According to Dr. Suo, “The problem sets this year were very challenging, and yet, one of our teams, Gorlok1, was able to solve some of the hardest problems. They were also the among the fastest in the region to solve two of the problems. I am very proud of my students’ accomplishments. ”
A detailed ranking information can be found here:
Last year, the ACM International Collegiate Programming Contest made significant changes with all regional contests being judged online. This requires bullet-proof system testings and proxy server configurations. Professor Boyce and Professor Suo worked with the Webster Desktop, Media, Network Technology Services for months to resolve various issues in preparation for a successful contest.
Overall, it was an enjoyable event and the Walker School looks forward to hosting it again in the future!
The department of Math and Computer Science is hosting the Annual ACM (American Computing Machinery) Competition this Saturday (November 5th). The ACM International Collegiate Programming Contest (ICPC) is a multi-tier, team-based, programming competition operating under the auspices of ACM. The contest involves a global network of universities hosting regional competitions that advance teams to the ACM-ICPC World Finals.
Participation has grown to several tens of thousands of the finest students and faculty in computing disciplines at almost 2,736 universities from over 102 countries on six continents. The contest fosters creativity, teamwork, and innovation in building new software programs, and enables students to test their ability to perform under pressure. Quite simply, it is the oldest, largest, and most prestigious programming contest in the world.
Webster University has been one of the hosts to this event for 13 years. Two teams of six students from Webster University will be participating this year at the regional level. We expect good outcomes from the Gorloks!
This year, the Walker School of Business and Technology welcomes a new faculty member that truly embodies the Webster University mission and values: Dr. Jim Curtis.
Dr. Curtis is an assistant professor of Cybersecurity and Computer Science. He has lifetime career experience in the Cybersecurity industry at the federal and private levels. He had been teaching courses as an adjunct professor until the opportunity arose to dedicate his career fully to educating.
Curtis grew up in Gilman, Illinois, and studied at Texas State University and the University of Oklahoma. As a young man, Curtis considered an occupation as a history professor. This was inspired by one of the most influential figures in his life, Abraham Lincoln. Despite forgoing that path, he was later able to be a part of American history himself by serving in the Air Force. Curtis dedicated 25 years of service to our country in the Air Force, including a tour in the White House as a communications officer for President Bush (41) and Clinton.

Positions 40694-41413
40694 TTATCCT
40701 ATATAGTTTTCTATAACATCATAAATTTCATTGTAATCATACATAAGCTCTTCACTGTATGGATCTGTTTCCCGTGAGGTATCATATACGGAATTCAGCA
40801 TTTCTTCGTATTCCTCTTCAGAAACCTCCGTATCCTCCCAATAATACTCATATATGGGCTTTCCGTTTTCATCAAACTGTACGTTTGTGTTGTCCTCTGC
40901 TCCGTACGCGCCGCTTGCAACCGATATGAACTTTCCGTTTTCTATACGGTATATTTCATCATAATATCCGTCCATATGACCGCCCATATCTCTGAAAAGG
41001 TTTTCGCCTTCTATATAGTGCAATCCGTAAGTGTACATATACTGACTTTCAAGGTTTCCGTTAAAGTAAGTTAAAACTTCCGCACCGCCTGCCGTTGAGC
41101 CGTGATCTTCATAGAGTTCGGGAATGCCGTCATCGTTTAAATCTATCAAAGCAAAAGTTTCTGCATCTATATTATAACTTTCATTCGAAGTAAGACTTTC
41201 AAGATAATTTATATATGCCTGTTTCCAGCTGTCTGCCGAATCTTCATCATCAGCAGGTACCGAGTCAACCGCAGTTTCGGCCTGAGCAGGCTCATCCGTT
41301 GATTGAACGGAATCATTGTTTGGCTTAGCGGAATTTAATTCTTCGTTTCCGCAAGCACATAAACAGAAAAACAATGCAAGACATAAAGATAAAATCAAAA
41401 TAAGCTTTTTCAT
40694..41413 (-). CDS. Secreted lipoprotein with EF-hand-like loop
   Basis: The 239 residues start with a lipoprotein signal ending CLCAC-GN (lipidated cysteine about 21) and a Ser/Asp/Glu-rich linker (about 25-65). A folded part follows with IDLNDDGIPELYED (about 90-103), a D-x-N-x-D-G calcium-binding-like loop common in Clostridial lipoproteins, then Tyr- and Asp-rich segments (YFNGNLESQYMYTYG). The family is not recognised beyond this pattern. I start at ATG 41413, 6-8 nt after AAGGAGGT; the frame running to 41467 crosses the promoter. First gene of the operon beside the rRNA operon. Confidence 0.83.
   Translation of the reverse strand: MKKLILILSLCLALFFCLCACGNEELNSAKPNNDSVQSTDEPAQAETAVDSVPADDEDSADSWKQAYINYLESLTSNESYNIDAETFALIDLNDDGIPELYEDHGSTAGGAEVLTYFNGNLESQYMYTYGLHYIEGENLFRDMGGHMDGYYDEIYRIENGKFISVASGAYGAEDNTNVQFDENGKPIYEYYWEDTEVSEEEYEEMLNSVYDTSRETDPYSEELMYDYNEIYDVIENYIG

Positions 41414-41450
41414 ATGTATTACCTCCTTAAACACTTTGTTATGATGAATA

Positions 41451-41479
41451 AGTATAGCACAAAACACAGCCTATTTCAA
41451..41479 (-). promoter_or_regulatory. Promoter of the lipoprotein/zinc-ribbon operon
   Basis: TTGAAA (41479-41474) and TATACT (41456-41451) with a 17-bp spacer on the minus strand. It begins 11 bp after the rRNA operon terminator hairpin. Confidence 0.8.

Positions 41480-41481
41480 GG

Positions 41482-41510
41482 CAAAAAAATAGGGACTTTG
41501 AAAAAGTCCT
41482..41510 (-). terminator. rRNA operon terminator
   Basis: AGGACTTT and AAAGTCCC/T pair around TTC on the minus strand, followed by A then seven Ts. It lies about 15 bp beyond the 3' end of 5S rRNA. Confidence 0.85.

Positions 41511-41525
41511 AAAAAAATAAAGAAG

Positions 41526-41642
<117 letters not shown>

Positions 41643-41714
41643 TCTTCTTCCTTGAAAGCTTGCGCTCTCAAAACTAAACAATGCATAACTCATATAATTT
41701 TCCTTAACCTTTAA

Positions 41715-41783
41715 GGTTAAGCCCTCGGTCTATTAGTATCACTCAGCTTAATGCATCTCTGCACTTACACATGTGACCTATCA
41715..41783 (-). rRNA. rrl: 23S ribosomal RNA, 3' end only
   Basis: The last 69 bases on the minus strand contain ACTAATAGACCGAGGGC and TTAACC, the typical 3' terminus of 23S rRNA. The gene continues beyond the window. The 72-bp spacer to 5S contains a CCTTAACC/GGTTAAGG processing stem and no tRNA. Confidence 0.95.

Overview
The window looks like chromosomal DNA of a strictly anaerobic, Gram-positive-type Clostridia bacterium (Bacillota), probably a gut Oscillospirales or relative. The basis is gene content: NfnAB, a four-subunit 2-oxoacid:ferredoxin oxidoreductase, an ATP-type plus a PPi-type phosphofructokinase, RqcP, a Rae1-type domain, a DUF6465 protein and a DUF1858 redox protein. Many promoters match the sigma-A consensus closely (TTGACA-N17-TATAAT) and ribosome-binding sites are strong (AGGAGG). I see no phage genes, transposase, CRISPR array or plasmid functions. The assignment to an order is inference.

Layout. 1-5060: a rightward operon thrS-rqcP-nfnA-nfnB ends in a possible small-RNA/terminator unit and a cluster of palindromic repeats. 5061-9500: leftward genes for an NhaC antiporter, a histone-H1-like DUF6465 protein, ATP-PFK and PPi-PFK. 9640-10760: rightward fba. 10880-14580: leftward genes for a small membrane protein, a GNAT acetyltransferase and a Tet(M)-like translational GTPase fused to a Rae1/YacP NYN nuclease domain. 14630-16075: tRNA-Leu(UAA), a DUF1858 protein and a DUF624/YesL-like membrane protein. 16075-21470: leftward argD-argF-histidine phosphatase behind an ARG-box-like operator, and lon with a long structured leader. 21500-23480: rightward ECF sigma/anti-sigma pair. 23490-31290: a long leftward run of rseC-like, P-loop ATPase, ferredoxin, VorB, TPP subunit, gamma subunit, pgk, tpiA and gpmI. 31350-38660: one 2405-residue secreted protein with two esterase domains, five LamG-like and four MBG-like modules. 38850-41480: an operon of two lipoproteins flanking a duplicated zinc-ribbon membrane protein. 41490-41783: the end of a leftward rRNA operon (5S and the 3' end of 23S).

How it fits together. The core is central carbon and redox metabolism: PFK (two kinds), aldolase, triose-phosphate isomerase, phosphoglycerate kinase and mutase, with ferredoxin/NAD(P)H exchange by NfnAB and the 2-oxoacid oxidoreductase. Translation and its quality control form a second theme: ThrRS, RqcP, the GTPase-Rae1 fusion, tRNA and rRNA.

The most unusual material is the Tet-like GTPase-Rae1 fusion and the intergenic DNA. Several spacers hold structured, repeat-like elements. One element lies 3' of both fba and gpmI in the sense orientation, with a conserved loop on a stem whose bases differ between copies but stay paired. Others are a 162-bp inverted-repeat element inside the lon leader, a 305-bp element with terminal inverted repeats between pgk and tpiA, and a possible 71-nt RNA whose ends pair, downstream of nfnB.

Curtis describes the job of a White House communications officer as one that took him “all over the world,” where he was a part of many historical moments. Some of the moments that stand out to him include: having dinner in the Queen’s Throne Room in Buckingham Palace, riding in Air Force One, viewing the signing of the START II nuclear treaty by President Bush and President Gorbachev in the Kremlin, witnessing Clinton nominate Ruth Bader Ginsburg to the Supreme Court, and Michael Jackson singing at Clinton’s Inauguration. His military experience includes spending 2,000 hours in EC-135 “Looking Glass” aircraft and serving in the Gulf War.
After retiring from the Air Force, Curtis worked in private industry at A.G. Edwards until the events of 9/11. At that point, he decided he wanted to serve the country again. He then worked on government defense contracts at SRA International as a Vice President until transitioning to full-time teaching.
His experiences have given him the ability to integrate real cybersecurity experiences and scenarios into his curriculum. He is enthusiastic about the importance of the program and its high career projections. Curtis believes that academia is a crucial component to private and public partnerships to unite for the common goal of cybersecurity in America.
His career experiences and global perspectives will greatly enhance the program and have a lasting benefit to students. We are very fortunate to welcome such a valuable asset to the Walker School family.